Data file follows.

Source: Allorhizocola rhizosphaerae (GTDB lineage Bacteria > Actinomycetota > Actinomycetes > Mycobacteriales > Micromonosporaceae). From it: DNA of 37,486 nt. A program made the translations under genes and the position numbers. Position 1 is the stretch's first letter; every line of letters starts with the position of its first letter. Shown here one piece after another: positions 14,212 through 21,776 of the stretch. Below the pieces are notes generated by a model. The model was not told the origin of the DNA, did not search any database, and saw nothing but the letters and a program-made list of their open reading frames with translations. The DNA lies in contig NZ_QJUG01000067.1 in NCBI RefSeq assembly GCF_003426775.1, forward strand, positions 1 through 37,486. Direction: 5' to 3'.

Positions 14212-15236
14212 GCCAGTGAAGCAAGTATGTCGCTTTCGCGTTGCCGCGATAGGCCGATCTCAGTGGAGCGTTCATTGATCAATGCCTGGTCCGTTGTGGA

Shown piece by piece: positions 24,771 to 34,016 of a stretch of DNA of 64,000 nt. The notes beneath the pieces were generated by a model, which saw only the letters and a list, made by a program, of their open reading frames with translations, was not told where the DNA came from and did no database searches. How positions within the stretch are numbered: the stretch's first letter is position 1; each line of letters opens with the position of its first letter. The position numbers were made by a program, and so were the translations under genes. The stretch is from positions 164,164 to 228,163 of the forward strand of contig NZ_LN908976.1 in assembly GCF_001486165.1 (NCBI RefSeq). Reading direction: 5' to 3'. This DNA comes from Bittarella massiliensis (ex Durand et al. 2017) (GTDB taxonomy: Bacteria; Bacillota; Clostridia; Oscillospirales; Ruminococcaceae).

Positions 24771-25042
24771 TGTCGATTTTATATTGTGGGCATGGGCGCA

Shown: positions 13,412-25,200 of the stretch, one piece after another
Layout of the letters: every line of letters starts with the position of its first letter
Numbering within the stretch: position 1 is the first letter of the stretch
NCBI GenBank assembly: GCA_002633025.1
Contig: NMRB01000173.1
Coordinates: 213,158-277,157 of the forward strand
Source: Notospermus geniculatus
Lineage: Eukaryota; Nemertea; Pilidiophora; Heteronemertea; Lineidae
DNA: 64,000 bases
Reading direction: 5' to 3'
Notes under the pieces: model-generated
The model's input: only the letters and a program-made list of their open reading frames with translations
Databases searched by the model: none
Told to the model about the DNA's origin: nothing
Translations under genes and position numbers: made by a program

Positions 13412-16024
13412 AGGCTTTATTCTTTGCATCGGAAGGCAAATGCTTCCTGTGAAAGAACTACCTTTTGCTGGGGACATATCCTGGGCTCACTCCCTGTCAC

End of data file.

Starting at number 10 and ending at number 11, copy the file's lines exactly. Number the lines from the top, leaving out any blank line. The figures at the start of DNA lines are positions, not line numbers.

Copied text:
NCBI GenBank assembly: GCA_002633025.1
Contig: NMRB01000173.1